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ATF Treatment By BOBRx-7

Restoring Compression ö The ATF Treatment

 

One of the more common reasons for failure of rotary engines is actually very preventable and in many cases reversible. This entry will cover just how itās done and why it works 95% of the time.

Rotor Seal Design

The rotary engine is among the simplest in overall design. No valves, cams, heads or any of the parts commonly associated with piston engines. This makes them extremely reliable with one major exception. . . the apex seals.

To seal the three tips of each rotor, a groove is machined to accept a long thin cast iron (in stock engines) insert. This is the apex seal. A spring, located behind the seal, applies the force needed to hold the seal in contact with the rotor housing wall as it passes around the inside housing wall. As the apex seals pass the narrow points in the housing, they are compressed against the springs and then move back outward in the wider parts of the housing. A corner seal at each end of the apex seal is also spring loaded to prevent combustion gasses from leaking around the ends of the rotor tip. Additional seals on the sides of the rotor complete the set to form a relatively leak-free chamber.

Over time, carbon, ash and oil sludge deposits will accumulate in the machined groove in the rotor tip. If allowed to remain, the apex seals will eventually begin to bind in the grooves and will not move outward completely during the combustion cycle or intake cycle. This allows gasses to escape into the next chamber, reducing compression. In the extreme, the apex seals will stick in the compressed position to the extent that virtually all compression is lost. At this point, the engine will likely refuse to run at all.

Dirty oil and general lack of maintenance is the most common cause of compression loss. The oil injection system on the rotary is designed to feed oil in to the chamber to keep both the housing walls and the apex and corner seals lubricated and clean. Dirty oil will simply throw grit, sludge and other combustion debris back into the chamber. Result, thousands of perfectly good 12A and 13B engines, or complete cars, rotting in the junk yard, for no good reason!!!!

Preventive Care

The obvious solution here is consistent oil changes. Never more than 3000 miles between changes and good (spelled Castrol GTX 20W50) oil with a new filter. By the way, the puny little factory filter is COMPLETELY inadequate. A remote filter setup that will allow the use of a 1 qt. filter is much better. At the very least, use a K&N or WIX filter in the stock location. These will filter particles down to 10 microns. A better oil cooler on those 83-85 12A engines is also an excellent idea.

The Fix

So what if your engine is already suffering from the dreaded sticking/seized apex seals, you ask?? Never fear. An old mechanics trick used to free up sticking valves and lifters works WONDERS on your rotary. The procedure works a little differently for carbureted engines that the EGI models, but accomplishes the same results.

1.

Disable the ignition primary circuit by disconnecting the igniters or the negative lead on each ignition coil.

2.

Remove the air cleaner lid on carbureted engines, or pull the Leading (lower) plugs on 13B EGI engines.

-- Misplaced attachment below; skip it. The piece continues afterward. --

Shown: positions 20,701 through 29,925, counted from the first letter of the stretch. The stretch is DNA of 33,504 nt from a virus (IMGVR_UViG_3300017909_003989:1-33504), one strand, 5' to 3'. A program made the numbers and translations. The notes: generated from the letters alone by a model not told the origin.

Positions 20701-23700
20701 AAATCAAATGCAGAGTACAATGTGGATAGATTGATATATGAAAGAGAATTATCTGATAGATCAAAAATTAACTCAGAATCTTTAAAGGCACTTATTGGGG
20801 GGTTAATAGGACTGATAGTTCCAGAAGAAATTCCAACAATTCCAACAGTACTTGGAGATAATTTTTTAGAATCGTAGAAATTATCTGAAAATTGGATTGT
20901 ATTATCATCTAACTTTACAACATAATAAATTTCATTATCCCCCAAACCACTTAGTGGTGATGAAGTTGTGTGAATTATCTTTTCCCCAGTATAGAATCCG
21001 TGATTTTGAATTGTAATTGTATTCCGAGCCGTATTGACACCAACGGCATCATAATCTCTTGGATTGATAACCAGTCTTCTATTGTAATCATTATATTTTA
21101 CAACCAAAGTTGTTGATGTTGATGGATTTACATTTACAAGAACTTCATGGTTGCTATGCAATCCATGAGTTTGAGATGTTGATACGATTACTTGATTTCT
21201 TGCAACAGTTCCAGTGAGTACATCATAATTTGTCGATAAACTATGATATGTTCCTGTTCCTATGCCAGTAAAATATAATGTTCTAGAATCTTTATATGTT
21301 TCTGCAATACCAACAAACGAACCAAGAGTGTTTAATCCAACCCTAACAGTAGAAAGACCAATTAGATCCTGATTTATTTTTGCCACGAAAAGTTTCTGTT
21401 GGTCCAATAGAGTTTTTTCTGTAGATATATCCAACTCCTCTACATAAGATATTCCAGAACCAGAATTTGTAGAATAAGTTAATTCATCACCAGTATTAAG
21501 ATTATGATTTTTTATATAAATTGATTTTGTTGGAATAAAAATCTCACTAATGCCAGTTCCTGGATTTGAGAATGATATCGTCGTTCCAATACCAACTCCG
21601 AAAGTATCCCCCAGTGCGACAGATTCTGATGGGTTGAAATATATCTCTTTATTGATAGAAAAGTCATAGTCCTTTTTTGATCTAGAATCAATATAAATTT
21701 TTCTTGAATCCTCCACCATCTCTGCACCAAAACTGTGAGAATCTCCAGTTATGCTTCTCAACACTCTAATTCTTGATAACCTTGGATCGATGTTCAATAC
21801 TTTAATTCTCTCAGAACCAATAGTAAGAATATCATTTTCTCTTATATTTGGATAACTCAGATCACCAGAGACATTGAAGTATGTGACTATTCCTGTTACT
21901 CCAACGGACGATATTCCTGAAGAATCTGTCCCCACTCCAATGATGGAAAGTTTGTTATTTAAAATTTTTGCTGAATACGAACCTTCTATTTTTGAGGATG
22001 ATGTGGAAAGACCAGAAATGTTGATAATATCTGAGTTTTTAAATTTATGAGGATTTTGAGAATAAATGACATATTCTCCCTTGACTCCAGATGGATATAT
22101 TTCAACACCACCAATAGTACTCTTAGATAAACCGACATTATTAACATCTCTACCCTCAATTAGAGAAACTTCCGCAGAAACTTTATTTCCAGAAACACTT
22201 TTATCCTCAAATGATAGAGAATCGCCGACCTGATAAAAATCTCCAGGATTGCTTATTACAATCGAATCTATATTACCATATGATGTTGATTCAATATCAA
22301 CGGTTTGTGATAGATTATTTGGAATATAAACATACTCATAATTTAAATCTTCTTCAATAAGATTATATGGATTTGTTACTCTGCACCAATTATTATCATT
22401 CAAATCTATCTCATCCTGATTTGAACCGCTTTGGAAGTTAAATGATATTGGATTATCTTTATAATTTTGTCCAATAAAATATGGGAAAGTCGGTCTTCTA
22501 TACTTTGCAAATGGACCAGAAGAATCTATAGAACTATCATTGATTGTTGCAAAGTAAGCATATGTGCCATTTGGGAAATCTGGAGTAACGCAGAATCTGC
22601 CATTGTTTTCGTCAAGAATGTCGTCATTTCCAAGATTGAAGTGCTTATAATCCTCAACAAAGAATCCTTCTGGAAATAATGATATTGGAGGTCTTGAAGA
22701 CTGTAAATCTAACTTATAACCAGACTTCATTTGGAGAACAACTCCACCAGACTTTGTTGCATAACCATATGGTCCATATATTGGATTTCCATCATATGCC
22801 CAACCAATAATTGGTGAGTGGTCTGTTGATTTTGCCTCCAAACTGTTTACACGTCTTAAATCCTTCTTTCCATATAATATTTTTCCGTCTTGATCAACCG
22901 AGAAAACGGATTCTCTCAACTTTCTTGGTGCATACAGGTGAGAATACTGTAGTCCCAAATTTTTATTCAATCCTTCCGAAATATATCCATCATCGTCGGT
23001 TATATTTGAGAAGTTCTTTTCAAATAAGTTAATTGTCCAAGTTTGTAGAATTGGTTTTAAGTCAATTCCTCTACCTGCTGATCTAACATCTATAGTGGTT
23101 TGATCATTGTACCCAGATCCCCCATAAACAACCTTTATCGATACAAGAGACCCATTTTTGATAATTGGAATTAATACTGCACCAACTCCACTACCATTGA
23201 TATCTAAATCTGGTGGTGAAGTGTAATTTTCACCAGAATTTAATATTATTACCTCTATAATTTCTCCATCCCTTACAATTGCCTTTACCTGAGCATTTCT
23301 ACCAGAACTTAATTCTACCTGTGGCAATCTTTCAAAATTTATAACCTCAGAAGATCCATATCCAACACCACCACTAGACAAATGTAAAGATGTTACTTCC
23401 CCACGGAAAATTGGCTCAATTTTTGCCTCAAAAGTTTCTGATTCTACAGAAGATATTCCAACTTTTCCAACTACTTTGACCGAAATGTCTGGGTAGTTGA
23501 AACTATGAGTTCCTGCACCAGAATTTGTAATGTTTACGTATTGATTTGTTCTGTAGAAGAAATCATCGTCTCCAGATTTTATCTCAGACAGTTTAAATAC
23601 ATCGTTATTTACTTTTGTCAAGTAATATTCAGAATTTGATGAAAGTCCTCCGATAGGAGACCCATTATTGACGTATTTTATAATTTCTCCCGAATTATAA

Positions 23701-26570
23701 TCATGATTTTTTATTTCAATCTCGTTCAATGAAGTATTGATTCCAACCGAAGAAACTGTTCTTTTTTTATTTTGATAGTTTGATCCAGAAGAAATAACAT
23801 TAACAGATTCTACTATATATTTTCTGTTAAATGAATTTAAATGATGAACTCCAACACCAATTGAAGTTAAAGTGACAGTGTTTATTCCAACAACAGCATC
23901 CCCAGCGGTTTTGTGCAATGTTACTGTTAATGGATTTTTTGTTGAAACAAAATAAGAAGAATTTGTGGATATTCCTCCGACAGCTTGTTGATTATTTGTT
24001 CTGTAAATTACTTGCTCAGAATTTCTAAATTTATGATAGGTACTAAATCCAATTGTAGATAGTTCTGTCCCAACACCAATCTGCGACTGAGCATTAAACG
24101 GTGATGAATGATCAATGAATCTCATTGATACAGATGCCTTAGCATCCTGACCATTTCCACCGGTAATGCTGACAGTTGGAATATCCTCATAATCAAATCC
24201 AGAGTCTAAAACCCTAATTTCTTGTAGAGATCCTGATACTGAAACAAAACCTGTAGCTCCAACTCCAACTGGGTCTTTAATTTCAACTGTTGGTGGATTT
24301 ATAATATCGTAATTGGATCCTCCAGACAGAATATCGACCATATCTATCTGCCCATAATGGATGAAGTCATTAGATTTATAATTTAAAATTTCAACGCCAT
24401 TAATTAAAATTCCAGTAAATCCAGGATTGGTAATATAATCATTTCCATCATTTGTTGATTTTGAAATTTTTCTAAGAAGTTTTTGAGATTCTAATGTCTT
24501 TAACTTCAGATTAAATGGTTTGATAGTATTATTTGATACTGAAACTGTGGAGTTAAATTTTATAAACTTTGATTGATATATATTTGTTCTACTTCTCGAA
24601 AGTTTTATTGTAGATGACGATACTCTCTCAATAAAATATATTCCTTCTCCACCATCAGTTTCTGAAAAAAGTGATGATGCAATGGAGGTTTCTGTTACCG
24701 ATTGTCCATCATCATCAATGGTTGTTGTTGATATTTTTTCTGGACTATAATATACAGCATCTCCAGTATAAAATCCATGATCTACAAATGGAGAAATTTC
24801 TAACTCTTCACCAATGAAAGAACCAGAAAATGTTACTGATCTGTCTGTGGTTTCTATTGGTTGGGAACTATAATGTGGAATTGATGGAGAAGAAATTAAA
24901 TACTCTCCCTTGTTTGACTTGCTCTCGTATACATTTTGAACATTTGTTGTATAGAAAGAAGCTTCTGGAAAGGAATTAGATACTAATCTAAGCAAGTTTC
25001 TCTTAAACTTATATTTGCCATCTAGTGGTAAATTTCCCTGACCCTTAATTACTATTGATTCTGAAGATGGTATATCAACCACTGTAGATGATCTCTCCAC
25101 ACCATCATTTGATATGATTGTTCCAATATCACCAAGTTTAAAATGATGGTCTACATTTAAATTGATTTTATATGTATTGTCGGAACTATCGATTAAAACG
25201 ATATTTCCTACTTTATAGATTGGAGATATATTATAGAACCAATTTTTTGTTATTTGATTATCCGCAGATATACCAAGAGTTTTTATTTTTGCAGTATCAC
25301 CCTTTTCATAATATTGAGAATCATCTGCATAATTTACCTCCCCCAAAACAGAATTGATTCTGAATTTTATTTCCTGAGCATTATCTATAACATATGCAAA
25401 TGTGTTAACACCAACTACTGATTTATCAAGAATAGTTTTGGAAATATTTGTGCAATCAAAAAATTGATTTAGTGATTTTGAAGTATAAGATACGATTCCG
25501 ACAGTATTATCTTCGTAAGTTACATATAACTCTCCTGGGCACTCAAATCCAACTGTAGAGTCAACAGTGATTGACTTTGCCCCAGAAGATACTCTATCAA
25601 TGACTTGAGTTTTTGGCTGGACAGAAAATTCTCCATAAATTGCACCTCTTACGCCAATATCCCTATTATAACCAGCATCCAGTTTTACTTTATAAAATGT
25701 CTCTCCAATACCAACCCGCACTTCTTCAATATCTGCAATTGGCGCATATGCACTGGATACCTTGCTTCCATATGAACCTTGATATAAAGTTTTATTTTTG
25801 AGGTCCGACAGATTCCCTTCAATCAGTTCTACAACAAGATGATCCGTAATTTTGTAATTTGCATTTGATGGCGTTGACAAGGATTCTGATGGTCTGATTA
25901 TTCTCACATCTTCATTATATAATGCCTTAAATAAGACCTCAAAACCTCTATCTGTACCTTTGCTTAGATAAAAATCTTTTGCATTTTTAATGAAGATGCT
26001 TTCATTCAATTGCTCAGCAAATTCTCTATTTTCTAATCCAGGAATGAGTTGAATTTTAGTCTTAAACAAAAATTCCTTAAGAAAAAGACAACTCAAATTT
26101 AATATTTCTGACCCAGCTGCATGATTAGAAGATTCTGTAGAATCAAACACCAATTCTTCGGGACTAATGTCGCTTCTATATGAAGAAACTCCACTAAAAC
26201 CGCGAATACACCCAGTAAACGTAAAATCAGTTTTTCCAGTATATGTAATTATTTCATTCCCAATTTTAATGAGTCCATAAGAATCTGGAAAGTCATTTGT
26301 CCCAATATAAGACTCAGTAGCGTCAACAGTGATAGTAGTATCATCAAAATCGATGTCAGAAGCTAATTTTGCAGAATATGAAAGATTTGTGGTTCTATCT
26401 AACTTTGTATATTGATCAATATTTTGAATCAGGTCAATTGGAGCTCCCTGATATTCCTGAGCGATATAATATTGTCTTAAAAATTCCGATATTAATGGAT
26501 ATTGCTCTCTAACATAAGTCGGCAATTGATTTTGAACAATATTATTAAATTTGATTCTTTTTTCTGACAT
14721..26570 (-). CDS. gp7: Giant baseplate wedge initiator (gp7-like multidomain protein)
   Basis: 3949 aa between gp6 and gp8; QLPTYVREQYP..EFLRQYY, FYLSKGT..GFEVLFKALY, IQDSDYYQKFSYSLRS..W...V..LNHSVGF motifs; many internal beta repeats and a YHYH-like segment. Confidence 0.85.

3.

For carbureted engines, pour 2 oz. Automatic Transmission Fluid (ATF) (the cheap stuff is fine) down each primary bore (the small ones) of the carb, while an assistant cranks the engine for 5 seconds or so. On EGI engines, use an oil squirt can and pump two or three shots into leach leading spark plug hole. Have an assistant lightly bump the starter two or three times, squirt in more oil, bump the starter, squirt, bump, squirt, bump. . . you get the idea. You want to get ATF in all chambers and thoroughly distributed. Reinstall the spark plugs on EGI engines.

4.

Allow the engine to sit in the ATF stew for AT LEAST 24 hours. Donāt be tempted to rush the process. This takes time. The detergents in the fluid, used to keep the small polished valves in an auto trans valve body free, will soften the carbon and sludge deposits.

5.

PLEASE. . . Make sure the car is outside for this step. You'll see why. Reconnect the ignition system, hold the throttle open ø way on carbureted engine and start it up. Allow to idle. The neighbors will now think that Mt. St. Helens has erupted in you driveway or a massive brush fire has broken out. It will take about 5 minutes for the smoke to clear completely, since some of the ATF has worked itās way into the exhaust pipe and must be burned off.

6.

Install a new set of plugs. The ATF will foul the old ones and may cause hi-speed misfire. Take the car out on the e-way and THRASH IT for a few miles to completely clear the chambers. 6 to 10 redline runs will do it.

At this point, the apex and corner seals can move freely again. In extreme cases, you may want to repeat the treatment after a week or so of driving. If so, hang on to the old plugs to use again for the second treatment.

If you were to perform a before and after compression test, you could potentially see an increase of 20 psi or more and will feel a whole lot of power that wasnāt there before. I have revived engines that would not start and know of a couple ITA drivers running junk yard engines brought back to life this way.

ITāS CHEAP. . . IT WORKS. . . And you can end up with a nearly new engine for $2. Youāve gotta love it!!

HAPPY ROTORING!!

Bobrx7